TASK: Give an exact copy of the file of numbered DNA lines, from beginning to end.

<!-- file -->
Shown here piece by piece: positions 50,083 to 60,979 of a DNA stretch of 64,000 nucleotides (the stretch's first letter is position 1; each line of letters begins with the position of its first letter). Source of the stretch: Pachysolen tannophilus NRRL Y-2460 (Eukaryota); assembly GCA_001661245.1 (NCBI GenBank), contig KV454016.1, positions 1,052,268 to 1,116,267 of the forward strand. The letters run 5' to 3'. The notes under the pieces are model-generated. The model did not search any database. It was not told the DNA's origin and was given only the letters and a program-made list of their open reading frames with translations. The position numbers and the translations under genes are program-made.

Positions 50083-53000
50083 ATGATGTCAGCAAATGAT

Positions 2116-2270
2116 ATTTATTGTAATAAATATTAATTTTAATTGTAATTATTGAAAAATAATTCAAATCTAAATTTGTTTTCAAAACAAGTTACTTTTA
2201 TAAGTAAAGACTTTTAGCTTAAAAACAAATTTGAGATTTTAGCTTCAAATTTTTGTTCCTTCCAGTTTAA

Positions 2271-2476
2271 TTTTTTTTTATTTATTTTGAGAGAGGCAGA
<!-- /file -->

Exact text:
Shown here piece by piece: positions 50,083 to 60,979 of a DNA stretch of 64,000 nucleotides (the stretch's first letter is position 1; each line of letters begins with the position of its first letter). Source of the stretch: Pachysolen tannophilus NRRL Y-2460 (Eukaryota); assembly GCA_001661245.1 (NCBI GenBank), contig KV454016.1, positions 1,052,268 to 1,116,267 of the forward strand. The letters run 5' to 3'. The notes under the pieces are model-generated. The model did not search any database. It was not told the DNA's origin and was given only the letters and a program-made list of their open reading frames with translations. The position numbers and the translations under genes are program-made.

Positions 50083-53000
50083 ATGATGTCAGCAAATGAT

Positions 2116-2270
2116 ATTTATTGTAATAAATATTAATTTTAATTGTAATTATTGAAAAATAATTCAAATCTAAATTTGTTTTCAAAACAAGTTACTTTTA
2201 TAAGTAAAGACTTTTAGCTTAAAAACAAATTTGAGATTTTAGCTTCAAATTTTTGTTCCTTCCAGTTTAA

Positions 2271-2476
2271 TTTTTTTTTATTTATTTTGAGAGAGGCAGA